New York (22/12). Germany’s United Nations envoy, during his last scheduled UN Security Council meeting, appealed to China to free two detained Canadians for Christmas, prompting China’s deputy UN envoy to respond: “Out of the bottom of my heart: Good riddance.”
His comments is leading a diplomatic spat over China’s role in hostage taking, seemingly a new sport in Asian countries when it comes to uncomfortable affairs. Observers increasingly argue European powers are taking a harder stance towards China. The rather Chinese remarks did not help the situation either.
In March the German Chancellor Angela Merkel referred to Kissinger’s observation in a January 2020 speech, telling an audience in Berlin that it had prompted her to take a “fresh look at the map.” “As Europeans,” she said, “we need to think very hard about how we position ourselves.”
But after spearheading a pushback against the policies of Chinese President Xi Jinping, a campaign that culminated last spring when the EU declared China a “systemic rival,” Europe’s largest member state is wavering, keenly aware of its own vulnerabilities and wary, despite its concerns about China’s political and economic development, of following Washington down a path toward full-blown confrontation with Beijing.
Regardless of the peer power competition Germany is an economic powerhouse that just simply snub with unwarranted comments by what is viewed as a personal attack on the German ambassador who said in his last official speech to “call a spade a spade”.
Beijing an its diplomatic megaphones such as the China’s deputy UN ambassador Geng Shuang Beijing forgets that its China 2025, “dragon warrior” policy and South China Sea expansion has backfired and created exactly the opposite strategic outcome.
Instead of kicking the ‘foreigners’ out of Asia the U.S. and its allies, and the EU is an ally of the United States, reengaged in Asia and begun to challenge the hegemonic dominance of China. Economically, diplomatically, and militarily.
Germany finishes a two-year term on the 15-member council at the end of this month and Ambassador Christoph Heusgen plans to retire after more than 40 years as a diplomat.
German UN ambassador Christoph Heusgen asks China to free two Canadians who have been imprisoned for two years on espionage charges without evidence (in apparent retaliation to Canada‘s detention of a Chinese executive) pic.twitter.com/83TEzvLOa2
— Mathieu von Rohr (@mathieuvonrohr) December 23, 2020
“Let me end my tenure on the Security Council by appealing to my Chinese colleagues to ask Beijing for the release of Michael Kovrig and Michael Spavor. Christmas is the right moment for such a gesture,” Mr Heusgen told the council session, whose official agenda topic was Iran.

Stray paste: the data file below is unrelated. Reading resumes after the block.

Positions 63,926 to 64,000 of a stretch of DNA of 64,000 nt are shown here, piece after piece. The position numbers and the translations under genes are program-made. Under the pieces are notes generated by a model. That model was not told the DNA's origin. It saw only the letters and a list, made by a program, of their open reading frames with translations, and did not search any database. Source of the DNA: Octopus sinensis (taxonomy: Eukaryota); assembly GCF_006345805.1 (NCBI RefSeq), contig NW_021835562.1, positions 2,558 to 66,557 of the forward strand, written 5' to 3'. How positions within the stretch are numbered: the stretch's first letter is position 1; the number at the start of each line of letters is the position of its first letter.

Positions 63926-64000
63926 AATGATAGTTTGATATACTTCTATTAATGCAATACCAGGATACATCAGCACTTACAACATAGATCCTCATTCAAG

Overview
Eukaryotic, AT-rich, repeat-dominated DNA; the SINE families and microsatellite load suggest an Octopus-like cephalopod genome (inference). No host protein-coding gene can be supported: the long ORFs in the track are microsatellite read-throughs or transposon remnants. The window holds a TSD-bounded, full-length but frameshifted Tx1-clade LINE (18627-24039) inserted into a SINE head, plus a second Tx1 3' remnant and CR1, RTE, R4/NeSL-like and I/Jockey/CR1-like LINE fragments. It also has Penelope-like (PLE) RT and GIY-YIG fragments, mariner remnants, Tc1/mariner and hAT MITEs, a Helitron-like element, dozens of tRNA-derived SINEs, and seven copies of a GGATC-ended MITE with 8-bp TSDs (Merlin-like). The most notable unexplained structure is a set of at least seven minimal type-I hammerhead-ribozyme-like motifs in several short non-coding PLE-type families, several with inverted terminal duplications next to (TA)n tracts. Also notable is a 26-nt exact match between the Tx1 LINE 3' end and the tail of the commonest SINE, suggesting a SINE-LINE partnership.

The Chinese instead of viewing this humanitarian gesture dig in and reacted as every hardline, communist regime would do. Deny and attack.
China also drawn the irk of U.S. military commanders as Beijing failed to meet their U.S. counterparts to discuss maritime safety in the South China Sea calling China as ‘unreliable’.
The U.S. military slammed China for failing to appear for virtual, senior-level meetings slated for this week, calling this “another example that China does not honor its agreements”, but Beijing said the U.S. version of events distorted the facts.
Kovrig, a former Canadian diplomat who was working as an adviser for the International Crisis Group think tank, and businessman Spavor were detained by Beijing in 2018 shortly after Canadian police picked up Huawei Technologies Chief Financial Officer Meng Wanzhou on a US warrant.
China’s deputy UN ambassador Geng Shuang accused Mr Heusgen of abusing the Security Council to launch malicious attacks on other members “in an attempt to poison the working atmosphere”.
But China overlooks the minor fact that espionage charges are leveled by the Chinese against the two Canadians. Both arrests and charges seen as politically motivated.
“I wish to say something out of the bottom of my heart: Good riddance, Ambassador Heusgen,” Mr Geng said. “I am hoping that the council in your absence in the year 2021 will be in a better position to fulfil the responsibilities…for maintaining international peace and security.”
Mr Heusgen also used the Security Council meeting to advise Russia’s deputy UN ambassador Dmitry Polyanskiy to read certain articles about Russian opposition politician Alexei Navalny, who said he had tricked a Russian secret agent into disclosing details of a botched plot to kill him. Russia’s FSB security service dismissed the recording as a fake.
The German ambassador has spared with the Russians on a range of issues such as the support for the Syrian regime drawing flak from the Russian side.
Mr Polyanskiy replied: “It seems he’s developed a certain dependency on the council, there’s never a meeting without criticism of Russia even if that’s not suitable for the subject matter. I hope that after Jan 1 that Christoph’s symptoms will improve.”
The German diplomats were at odds with the Russian after president Putin last year suggested a new security architecture with Europe reflecting the Russian ambitions to be included in the European Union, a dream much part of the Russian post Soviet Union collapse.
Putin was quoted by the Financial Times last year, “Despite the “misunderstandings of the past decades”, he said Russia “is profoundly European . . . We believe in a Europe that stretches from Lisbon to Vladivostok”.”